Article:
Although seven pounds represents only modest weight loss, the authors point out that small changes in weight can produce health benefits such as a reduction in blood pressure, although they did not observe any significant changes in blood pressure or fasting lipid and glucose levels in the current study (but it was underpowered to detect such changes).

The progressive weight loss trajectory of the current study compares favorably with the results of some lifestyle intervention trials in the general population, in which weight is regained over time or maximum weight loss is achieved at six months and remains steady thereafter (Stevens et al., 2001; Whelton et al., 1998). In addition, weight loss in the current study was achieved despite ongoing use of psychotropic medications and continued psychiatric symptoms, which the authors suggest demonstrates that “overweight and obese adults with serious mental illnesses can make substantial lifestyle changes despite the myriad of challenges they face.”—Allison A. Curley.

Daumit GL, Dickerson FB, Wang N-Y, Dalcin A, Jerome GJ, Anderson CAM, Young DR, Frick KD, Yu A, Gennusa JV, Oefinger M, Crum RM, Charleston J, Casagrande SS, Guallar E, Goldberg RW, Campbell LM, Appel LJ. A behavioral weight-loss intervention in persons with serious mental illness. N Eng J Med 2013. Abstract

Comments on Related News

Related News: Melanocortin Receptor Linked to Antipsychotic-Induced Weight Gain

Comment by:  Kristin Bigos
Submitted 15 May 2012
Posted 16 May 2012
  I recommend the Primary Papers

This study cohort is unique in that it comprises pediatric patients that are drug naive, and therefore an ideal sample in which to test pharmacogenetic predictors of weight gain. In their first 12 weeks on the drugs, one-quarter of the patients gained between 15 to 35 lbs. Patients who were previously treated with antipsychotics may have already gained their initial weight, making it difficult to detect small differences attributable to genetics. This is a beautiful example of how using an intermediate phenotype such as weight gain, which is a continuous variable, compared to the binary case-control GWAS paradigm, yields more powerful associations. I'm looking forward to future studies of MC4R and its potential as a drug target for blocking the metabolic side effects of antipsychotics.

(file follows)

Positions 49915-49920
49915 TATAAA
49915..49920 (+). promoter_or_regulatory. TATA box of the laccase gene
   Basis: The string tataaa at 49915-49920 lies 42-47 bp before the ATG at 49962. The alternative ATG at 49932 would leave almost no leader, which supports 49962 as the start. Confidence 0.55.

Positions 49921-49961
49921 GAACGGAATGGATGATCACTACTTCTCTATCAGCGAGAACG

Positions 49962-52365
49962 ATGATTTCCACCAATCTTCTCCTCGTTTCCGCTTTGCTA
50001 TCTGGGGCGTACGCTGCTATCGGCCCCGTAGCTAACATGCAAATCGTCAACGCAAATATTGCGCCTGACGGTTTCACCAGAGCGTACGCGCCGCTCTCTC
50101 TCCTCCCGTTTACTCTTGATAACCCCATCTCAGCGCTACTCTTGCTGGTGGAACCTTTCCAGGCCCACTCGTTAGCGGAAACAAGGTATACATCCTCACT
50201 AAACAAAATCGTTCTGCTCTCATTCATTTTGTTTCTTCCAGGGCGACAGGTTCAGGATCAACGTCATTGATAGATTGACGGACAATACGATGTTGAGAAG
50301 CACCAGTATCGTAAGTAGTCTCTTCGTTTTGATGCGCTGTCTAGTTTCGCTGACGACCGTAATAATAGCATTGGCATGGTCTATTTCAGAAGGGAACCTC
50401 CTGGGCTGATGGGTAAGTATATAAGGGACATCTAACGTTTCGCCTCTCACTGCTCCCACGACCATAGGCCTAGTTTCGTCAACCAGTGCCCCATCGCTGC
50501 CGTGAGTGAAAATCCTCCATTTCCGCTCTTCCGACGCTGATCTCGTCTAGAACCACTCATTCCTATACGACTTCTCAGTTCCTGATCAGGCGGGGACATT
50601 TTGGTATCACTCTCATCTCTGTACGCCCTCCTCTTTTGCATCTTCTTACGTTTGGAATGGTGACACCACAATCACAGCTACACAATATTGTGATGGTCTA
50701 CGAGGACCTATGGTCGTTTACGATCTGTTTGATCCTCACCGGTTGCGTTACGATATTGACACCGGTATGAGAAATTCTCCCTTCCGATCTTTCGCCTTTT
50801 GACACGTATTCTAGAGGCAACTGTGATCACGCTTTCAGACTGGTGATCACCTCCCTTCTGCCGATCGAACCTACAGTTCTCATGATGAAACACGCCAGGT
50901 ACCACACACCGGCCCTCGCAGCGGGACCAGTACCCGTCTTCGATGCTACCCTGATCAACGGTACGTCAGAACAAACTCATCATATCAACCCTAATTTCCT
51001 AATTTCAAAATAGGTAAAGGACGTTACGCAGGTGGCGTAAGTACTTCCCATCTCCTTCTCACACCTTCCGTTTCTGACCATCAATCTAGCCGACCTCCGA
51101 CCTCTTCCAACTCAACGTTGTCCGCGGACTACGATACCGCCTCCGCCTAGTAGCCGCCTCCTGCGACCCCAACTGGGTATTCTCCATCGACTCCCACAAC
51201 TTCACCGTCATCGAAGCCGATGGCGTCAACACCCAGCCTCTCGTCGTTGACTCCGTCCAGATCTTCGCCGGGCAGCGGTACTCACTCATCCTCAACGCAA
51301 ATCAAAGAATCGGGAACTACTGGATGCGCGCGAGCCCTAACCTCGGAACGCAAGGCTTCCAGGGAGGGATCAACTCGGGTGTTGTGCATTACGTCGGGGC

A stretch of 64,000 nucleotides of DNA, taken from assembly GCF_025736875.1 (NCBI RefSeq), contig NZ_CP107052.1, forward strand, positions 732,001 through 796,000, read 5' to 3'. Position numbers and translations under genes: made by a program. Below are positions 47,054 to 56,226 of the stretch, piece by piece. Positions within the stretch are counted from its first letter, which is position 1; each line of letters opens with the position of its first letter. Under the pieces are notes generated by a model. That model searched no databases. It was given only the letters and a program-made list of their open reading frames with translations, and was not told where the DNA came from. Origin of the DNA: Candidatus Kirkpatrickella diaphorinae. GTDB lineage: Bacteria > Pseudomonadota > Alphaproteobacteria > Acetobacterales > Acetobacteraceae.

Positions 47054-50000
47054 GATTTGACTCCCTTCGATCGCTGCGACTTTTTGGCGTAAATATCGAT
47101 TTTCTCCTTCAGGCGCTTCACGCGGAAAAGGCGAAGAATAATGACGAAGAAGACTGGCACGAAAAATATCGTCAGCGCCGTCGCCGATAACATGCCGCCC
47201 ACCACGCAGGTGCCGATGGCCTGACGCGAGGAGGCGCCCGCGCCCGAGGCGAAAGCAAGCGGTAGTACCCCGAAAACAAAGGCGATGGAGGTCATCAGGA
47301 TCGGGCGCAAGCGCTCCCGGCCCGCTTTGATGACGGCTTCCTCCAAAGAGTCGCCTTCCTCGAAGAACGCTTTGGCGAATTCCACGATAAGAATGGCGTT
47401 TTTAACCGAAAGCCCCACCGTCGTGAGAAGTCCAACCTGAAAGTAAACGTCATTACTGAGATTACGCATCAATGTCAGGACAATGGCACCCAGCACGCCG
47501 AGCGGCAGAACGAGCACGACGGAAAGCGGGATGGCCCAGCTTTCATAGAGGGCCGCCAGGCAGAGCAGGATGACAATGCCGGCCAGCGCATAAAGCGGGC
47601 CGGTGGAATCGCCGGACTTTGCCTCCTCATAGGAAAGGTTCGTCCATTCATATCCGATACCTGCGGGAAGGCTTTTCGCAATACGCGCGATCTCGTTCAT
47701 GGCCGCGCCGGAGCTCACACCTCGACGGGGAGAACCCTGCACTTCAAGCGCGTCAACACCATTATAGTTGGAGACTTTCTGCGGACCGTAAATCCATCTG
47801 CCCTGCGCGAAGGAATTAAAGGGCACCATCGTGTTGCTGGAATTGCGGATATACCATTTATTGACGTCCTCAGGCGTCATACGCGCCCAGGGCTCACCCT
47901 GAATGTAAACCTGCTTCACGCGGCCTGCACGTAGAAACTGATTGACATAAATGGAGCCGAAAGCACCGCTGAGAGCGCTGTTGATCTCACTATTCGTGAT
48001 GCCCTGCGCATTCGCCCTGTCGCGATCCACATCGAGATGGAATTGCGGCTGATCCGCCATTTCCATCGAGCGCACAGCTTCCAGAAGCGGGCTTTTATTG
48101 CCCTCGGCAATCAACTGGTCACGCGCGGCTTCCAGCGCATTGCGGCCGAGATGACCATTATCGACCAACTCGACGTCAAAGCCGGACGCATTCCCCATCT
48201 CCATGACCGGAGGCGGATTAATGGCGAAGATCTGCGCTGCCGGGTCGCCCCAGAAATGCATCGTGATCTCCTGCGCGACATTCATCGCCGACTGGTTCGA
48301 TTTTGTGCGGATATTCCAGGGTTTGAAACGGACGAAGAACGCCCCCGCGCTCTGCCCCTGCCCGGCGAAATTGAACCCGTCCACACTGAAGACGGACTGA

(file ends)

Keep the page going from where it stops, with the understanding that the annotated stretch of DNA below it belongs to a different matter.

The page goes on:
View all comments by Kristin Bigos

Related News: Melanocortin Receptor Linked to Antipsychotic-Induced Weight Gain

Comment by:  Captain Johann Samuhanand
Submitted 17 May 2012
Posted 17 May 2012
  I recommend the Primary Papers

As a carer, I know that one of the principal reasons for noncompliance with antipsychotic medications is weight gain. This weight gain also seems to induce diabetes and other physical problems. So it is imperative that this particular aspect is researched more and answers found.

View all comments by Captain Johann Samuhanand